Sgt. Dickens was in my face before I could choke back my laughter.

“Cadet, are you laughing? Do you find this funny? Give me twenty push-ups now. As a matter of fact, I want the entire class to give me twenty pushups. Quarter right turn, assume pushup position. Begin.”

What the hell was a quarter right turn? Thankfully, I was getting good at mimicking the cadets around me. I can’t believe the police ad at the drugstore had not stated, “Military training a must.”

We were so tired. Someone stopped doing push-ups at the count of fourteen and we had to start again. The inspection continued and so did the punishments. When finished we had done a total of 94 pushups. I couldn’t feel my arms and they wouldn’t stop quivering.

After inspection, we were shown the location of our dorms at the eastern end of the campus. We didn’t get a change to stop and admire our dingy living quarters; we were immediately marched to the cafeteria. Not a word was spoken. We huddled together miserably at whatever empty seat we came to. The Sergeants and advisors sat at their own table. It was 1800 hours. We had only been at it for five hours. This sucked.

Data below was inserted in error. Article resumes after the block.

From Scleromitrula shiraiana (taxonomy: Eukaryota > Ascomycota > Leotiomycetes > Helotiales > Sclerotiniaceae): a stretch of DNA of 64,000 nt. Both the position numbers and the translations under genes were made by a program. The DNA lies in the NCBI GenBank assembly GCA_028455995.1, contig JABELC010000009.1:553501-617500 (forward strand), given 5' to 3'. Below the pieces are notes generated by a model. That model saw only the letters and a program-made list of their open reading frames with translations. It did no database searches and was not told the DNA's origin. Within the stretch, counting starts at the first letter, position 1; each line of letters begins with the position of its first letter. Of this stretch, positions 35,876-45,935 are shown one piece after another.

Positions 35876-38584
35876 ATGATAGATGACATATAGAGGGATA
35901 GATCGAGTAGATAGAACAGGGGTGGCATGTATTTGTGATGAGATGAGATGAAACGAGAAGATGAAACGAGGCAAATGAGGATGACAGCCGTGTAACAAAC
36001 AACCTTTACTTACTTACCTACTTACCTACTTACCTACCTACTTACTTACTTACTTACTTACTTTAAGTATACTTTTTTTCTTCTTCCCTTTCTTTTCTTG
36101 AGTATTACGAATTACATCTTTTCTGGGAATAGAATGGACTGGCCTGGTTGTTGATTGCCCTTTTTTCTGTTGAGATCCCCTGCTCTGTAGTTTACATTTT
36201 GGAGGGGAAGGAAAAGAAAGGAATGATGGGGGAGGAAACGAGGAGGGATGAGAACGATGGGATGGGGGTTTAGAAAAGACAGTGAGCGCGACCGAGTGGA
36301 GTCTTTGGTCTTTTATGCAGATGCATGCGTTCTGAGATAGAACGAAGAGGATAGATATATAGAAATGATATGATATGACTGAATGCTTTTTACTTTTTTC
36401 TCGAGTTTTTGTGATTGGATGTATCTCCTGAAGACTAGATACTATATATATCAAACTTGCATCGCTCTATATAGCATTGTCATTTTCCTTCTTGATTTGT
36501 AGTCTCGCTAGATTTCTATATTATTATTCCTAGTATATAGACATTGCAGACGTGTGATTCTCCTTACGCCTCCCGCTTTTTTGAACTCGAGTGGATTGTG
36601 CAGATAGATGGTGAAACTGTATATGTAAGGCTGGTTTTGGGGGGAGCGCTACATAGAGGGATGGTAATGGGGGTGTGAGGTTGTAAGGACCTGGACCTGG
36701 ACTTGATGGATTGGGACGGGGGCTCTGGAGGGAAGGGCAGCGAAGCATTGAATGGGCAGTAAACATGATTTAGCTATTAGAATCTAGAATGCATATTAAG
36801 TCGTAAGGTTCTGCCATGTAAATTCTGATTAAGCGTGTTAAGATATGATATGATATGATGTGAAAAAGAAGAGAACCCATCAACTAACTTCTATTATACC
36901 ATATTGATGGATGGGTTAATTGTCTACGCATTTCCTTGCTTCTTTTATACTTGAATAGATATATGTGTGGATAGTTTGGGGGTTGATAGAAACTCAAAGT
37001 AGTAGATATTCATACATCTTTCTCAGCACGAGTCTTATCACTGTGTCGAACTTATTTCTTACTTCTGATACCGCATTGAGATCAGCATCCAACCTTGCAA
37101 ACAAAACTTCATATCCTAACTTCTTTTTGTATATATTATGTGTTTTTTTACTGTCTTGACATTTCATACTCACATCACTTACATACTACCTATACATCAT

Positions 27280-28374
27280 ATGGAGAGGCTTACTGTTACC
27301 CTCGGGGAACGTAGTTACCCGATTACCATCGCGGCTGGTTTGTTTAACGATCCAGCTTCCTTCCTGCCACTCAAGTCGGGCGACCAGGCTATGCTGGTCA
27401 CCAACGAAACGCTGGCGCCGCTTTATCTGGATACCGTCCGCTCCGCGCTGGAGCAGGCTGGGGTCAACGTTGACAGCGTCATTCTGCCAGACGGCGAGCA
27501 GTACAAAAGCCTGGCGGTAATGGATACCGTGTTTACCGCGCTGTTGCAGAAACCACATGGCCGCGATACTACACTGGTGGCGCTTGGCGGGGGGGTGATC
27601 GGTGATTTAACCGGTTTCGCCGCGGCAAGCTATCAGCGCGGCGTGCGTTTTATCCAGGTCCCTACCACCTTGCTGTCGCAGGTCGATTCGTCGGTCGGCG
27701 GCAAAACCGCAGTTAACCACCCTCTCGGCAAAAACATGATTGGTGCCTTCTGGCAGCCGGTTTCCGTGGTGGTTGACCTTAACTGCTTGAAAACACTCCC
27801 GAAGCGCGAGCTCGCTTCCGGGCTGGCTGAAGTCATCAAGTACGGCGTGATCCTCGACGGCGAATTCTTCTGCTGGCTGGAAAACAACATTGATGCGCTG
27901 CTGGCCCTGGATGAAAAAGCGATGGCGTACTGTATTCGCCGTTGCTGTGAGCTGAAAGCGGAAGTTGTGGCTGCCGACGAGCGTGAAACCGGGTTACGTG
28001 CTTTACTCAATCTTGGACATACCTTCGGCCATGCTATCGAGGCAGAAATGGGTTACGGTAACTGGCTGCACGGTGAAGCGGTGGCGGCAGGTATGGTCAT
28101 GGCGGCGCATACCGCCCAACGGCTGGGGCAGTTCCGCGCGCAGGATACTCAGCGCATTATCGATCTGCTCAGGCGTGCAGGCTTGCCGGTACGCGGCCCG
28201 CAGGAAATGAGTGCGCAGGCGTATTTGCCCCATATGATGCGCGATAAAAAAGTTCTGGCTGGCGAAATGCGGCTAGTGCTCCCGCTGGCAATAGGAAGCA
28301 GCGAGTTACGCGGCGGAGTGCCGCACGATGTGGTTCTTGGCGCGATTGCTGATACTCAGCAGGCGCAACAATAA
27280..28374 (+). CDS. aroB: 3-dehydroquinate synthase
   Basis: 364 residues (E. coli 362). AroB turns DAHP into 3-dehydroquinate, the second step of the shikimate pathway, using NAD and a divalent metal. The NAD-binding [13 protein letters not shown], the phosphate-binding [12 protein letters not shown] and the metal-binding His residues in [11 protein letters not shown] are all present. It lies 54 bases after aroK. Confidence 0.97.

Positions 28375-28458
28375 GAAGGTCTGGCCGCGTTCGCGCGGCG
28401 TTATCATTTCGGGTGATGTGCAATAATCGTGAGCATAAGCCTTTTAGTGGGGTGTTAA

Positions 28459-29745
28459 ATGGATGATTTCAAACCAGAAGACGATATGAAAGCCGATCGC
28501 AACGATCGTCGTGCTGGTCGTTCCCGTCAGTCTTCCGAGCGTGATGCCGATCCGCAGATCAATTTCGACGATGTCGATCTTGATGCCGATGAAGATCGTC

I tried to eat. I could barely lift my fork to my mouth. I ate very little. After about twenty-minutes we resumed our formation outside. We ran like hell — I mean double timed it, back to the dorms. I was thankful I hadn’t eaten much. We were finally released for the day, and told to be at the gym at 0530 hours.

Getting our room assignments, unpacking, and arranging the shower schedules were done next. There were only four women cadets. Our dorm was tiny with two sets of bunk beds. We decided to rotate every two weeks so we would each have a turn on the top bunk. There was only one small bathroom for the four of us.

After getting situated, Stacy left the room with her cell phone in hand. She came back an hour later and said she was going back to Montana. She wasn’t crying or acting anything but determined. She left. I never heard from her again.

Have I mentioned how much this sucks?


My story continues with: Bad Luck Cadet #7: Are We In Hell